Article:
Coming off of a victory in its home opener against Stanford (1-2), wrestling went on the road for the first time last weekend looking to build momentum. The team traveled across the country to Las Vegas, where it competed in the Cliff Keen Las Vegas Invitational, featuring many of the top wrestlers from colleges around the United States.
The Red competed in all 10 weight classes, sending out the same starting lineup it did against Stanford. In its first tournament of the season, the team had varying degrees of success, finishing seventh overall with 81 points. Four of Cornell’s 10 wrestlers were able to reach the podium, with one first place finish, two third place finishes and a fourth place finish.
The highlight of the Red’s time in Las Vegas was once again junior Yianni Diakomihalis. Entering the tournament as a two-time national champion and the No. 1 ranked wrestler at the 149 pound weight class, expectations for Diakomihalis were high. The junior phenom came into the tournament with a 1-0 record on the season, having defeated Stanford’s All-American Jaden Abas 3-1. Diakomihalis rose to the occasion, winning his first four competitions en route to the final round.
In the championship battle, Diakomihalis faced off against No. 2 ranked Sammy Sasso of Ohio State in what was the most anticipated title match of the day. However, the junior Buckeye was unable to keep up with Diakomihalis, as a takedown and two reversals secured Diakomihalis’ second title at the Cliff Keen Invitational by a score of 7-2. Diakomihalis became only the fifth Cornell wrestler to win multiple championships at Cliff Keen, and has defeated four ranked opponents in his 6-0 start.
Head Coach Mike Grey has been very satisfied with Diakomihalis’ development so far.
“He’s just coming along nicely,” Grey said. “He’s back wrestling folkstyle and just doing a good job. He’s getting better too because he hasn’t wrestled the college style of wrestling in a few years.”
Though Diakomihalis was the only Cornell wrestler to take home a title, other members of the team had solid showings at the tournament. Freshman Chris Foca took home third place at the 174 pound weight class, as did sophomore Jonathan Loew at 184 pounds.
After a dominant first round victory, Foca, who entered play ranked eighth in the country, was upset in the second round by Cal Poly’s Adam Kemp. Despite suffering an early loss in his first collegiate tournament, Foca continued to battle his way through the consolation bracket, winning his final six matches, including a revenge win against Kemp in the consolation final, to secure third place.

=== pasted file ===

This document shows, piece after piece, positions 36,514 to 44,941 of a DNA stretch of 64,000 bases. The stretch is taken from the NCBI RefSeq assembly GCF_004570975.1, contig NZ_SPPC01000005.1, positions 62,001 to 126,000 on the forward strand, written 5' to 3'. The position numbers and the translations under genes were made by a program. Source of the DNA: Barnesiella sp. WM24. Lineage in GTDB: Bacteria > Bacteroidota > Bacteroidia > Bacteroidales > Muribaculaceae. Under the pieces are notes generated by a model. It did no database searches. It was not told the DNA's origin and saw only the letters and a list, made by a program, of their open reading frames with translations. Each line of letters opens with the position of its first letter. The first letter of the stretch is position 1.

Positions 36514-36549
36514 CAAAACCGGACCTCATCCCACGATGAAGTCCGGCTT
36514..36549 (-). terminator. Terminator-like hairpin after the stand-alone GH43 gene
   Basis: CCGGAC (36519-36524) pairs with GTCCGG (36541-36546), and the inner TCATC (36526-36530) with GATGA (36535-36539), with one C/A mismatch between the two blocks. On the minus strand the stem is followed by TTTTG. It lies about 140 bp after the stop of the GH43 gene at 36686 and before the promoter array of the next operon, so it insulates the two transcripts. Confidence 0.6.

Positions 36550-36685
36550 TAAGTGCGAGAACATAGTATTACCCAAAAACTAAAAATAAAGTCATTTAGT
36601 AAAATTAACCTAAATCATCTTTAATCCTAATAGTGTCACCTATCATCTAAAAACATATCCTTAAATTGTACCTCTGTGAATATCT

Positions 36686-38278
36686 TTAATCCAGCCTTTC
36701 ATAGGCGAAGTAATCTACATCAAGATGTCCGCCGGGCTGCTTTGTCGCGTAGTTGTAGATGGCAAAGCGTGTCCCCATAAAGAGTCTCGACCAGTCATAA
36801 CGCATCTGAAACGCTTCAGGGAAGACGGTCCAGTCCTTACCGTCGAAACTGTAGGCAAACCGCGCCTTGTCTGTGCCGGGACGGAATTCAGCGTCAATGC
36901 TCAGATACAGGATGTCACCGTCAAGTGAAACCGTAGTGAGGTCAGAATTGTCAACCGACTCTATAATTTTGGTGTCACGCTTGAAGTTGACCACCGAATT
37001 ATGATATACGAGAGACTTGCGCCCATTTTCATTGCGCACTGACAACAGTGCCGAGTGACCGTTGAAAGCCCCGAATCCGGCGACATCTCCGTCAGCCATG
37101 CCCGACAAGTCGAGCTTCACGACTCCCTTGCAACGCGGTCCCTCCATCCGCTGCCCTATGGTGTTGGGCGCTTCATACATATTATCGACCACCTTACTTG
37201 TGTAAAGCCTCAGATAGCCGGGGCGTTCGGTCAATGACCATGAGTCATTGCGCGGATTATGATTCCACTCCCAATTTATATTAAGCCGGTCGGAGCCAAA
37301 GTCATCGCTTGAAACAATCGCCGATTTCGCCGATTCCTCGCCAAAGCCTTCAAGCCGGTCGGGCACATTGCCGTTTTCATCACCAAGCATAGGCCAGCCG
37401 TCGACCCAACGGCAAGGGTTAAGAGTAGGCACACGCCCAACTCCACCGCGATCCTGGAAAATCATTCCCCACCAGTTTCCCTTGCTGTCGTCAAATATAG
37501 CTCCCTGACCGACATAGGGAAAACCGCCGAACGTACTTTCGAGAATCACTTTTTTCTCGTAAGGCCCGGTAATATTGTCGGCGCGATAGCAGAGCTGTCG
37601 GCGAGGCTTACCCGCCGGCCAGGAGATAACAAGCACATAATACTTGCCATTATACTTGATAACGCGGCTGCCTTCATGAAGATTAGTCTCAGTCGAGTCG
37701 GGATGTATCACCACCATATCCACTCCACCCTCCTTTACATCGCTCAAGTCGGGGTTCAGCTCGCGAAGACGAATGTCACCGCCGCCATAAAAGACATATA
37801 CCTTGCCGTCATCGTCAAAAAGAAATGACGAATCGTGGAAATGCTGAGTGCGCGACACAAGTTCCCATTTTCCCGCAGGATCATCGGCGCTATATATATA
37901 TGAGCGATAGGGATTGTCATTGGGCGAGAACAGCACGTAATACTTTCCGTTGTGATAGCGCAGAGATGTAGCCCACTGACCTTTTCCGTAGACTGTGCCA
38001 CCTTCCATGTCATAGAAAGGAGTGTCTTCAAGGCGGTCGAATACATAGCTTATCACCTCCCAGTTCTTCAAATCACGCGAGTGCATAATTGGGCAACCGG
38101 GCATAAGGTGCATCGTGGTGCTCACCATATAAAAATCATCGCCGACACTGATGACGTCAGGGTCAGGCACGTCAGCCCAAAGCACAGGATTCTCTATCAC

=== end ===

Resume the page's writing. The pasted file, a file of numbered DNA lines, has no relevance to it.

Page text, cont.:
Loew went 4-1 in the tournament, losing in the semifinal to Taylor Venz of Nebraska before rebounding to win the consolation final and the third place bout.
Freshman Julian Ramirez also had a solid debut in his first tournament with the Red, finishing in fourth place at 165 pounds. Ramirez traveled to Las Vegas following what will likely end up as the upset of the season, when he defeated No. 1 ranked defending champion Shane Griffith of Stanford.
Now ranked 17th overall in the country, Ramirez built on his impressive start, going 4-2 at Cliff Keen. His sole losses both came at the hands of ninth ranked Carson Karchia of Ohio State, first in the quarterfinal and then in the third place match. However, Ramirez was able to notch two more victories against ranked opponents as he continues to show promise early in his Cornell career.
Grey was not overly concerned with the team’s placement at Cliff Keen, focusing more on having his players improve with time and practice.
“We had a really young team and we also didn’t bring three starters to the tournament,” Grey said. “The biggest thing for me with areas we can improve upon is experience. I think the more events we compete in and the more experience our young kids get throughout the season — they’re gonna be better for it.”
The Red will have a couple weeks off following Cliff Keen before going on the road again to compete in Destin, Florida, on Dec. 20. Those duals will serve as a major test for the Red, as it first takes on No. 17 ranked Northern Iowa (0-0) before going up against No. 2 ranked Penn State (3-0). However, preparation for those matches may look somewhat different with finals looming.
“Obviously we have exams coming up so it’s a bit of a balancing act of making sure our student athletes are ready for their exams but also getting great training,” Grey said. “Something that’s nice is we switched our practice time to the middle of the day as opposed to training around five or 4:30 or so. So we train in the middle of the day and then they can study and take care of what they need to.”